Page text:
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J Biol Chem. 1998 Jul 10;273(28):17351-60.

A leucine-based motif mediates the endocytosis of vesicular monoamine and acetylcholine transporters.

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  • 1Departments of Neurology and Physiology, Graduate Programs in Neuroscience and Cell Biology, University of California School of Medicine, San Francisco, California 94143-0435, USA.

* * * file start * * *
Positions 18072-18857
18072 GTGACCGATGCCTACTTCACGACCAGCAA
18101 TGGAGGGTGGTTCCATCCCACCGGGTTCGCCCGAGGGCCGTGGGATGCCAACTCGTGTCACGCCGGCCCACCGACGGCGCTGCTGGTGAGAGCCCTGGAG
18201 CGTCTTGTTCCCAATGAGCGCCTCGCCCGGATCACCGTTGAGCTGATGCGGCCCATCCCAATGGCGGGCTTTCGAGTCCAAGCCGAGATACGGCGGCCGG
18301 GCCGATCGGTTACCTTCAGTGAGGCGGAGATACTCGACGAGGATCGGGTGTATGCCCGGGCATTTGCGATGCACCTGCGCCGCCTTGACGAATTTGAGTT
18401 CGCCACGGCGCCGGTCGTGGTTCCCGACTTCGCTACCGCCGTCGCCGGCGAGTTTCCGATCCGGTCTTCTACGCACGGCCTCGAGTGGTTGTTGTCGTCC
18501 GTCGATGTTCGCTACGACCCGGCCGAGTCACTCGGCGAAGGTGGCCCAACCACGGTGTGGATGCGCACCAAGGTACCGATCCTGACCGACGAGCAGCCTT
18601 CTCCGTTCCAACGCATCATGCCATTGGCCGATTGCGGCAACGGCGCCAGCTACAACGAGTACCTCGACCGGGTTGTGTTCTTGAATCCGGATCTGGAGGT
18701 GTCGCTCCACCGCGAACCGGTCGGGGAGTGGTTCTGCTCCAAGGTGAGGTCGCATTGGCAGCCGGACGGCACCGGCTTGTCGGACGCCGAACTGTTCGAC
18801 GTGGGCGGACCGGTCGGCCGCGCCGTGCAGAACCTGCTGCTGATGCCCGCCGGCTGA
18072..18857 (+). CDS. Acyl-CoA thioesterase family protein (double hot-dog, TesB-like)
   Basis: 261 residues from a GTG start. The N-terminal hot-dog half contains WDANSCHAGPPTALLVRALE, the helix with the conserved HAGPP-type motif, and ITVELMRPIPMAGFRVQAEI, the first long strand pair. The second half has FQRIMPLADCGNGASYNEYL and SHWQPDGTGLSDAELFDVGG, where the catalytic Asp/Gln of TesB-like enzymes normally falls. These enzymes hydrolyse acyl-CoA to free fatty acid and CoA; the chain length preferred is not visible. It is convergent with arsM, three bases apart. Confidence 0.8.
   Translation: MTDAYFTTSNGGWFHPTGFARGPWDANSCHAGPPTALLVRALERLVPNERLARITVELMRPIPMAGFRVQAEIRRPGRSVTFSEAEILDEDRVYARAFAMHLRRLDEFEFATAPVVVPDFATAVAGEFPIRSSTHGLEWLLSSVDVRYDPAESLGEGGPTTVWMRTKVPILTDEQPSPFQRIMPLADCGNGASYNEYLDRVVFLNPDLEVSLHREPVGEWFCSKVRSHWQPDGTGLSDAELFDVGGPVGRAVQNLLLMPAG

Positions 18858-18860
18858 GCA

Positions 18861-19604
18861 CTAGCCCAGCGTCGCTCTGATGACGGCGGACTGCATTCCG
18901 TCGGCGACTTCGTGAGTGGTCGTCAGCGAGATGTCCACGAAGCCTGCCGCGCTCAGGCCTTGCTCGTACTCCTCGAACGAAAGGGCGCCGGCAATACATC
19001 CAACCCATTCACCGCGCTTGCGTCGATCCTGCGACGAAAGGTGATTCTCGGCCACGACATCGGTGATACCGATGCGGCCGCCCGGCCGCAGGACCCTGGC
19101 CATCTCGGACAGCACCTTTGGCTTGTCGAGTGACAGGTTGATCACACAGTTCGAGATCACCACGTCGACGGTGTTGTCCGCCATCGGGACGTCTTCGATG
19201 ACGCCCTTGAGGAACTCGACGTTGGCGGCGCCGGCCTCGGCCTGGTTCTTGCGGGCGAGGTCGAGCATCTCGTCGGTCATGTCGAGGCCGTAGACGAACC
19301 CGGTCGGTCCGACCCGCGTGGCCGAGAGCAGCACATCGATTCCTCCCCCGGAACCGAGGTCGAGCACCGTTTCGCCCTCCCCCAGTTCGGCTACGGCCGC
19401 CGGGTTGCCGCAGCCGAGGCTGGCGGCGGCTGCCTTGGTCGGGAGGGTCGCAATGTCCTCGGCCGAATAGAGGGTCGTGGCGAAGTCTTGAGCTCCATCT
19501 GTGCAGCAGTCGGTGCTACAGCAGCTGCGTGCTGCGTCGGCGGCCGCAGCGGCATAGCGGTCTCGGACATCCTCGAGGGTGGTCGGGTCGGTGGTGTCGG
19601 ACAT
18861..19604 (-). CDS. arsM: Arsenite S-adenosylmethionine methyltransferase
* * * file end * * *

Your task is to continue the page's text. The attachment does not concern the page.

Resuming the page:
Specific transport proteins mediate the packaging of neurotransmitters into secretory vesicles and consequently require targeting to the appropriate intracellular compartment. To identify residues in the neuron-specific vesicular monoamine transporter (VMAT2) responsible for endocytosis, we examined the effect of amino (NH2-) and carboxyl (COOH-)-terminal mutations on steady state distribution and internalization. Deletion of a critical COOH-terminal domain sequence (AKEEKMAIL) results in accumulation of VMAT2 at the plasma membrane and a 50% reduction in endocytosis. Site-directed mutagenesis shows that replacement of the isoleucine-leucine pair within this sequence by alanine-alanine alone reduces endocytosis by 50% relative to wild type VMAT2. Furthermore, the KEEKMAIL sequence functions as an internalization signal when transferred to the plasma membrane protein Tac, and the mutation of the isoleucine-leucine pair also abolishes internalization of this protein. The closely related vesicular acetylcholine transporter (VAChT) contains a similar di-leucine sequence within the cytoplasmic COOH-terminal domain that when mutated results in accumulation of VAChT at the plasma membrane. The VAChT di-leucine sequence also confers internalization when appended to two other proteins and in one of these chimeras, conversion of the di-leucine sequence to di-alanine reduces the internalization rate by 50%. Both VMAT2 and VAChT thus use leucine-based signals for efficient endocytosis and as such are the first synaptic vesicle proteins known to use this motif for trafficking.

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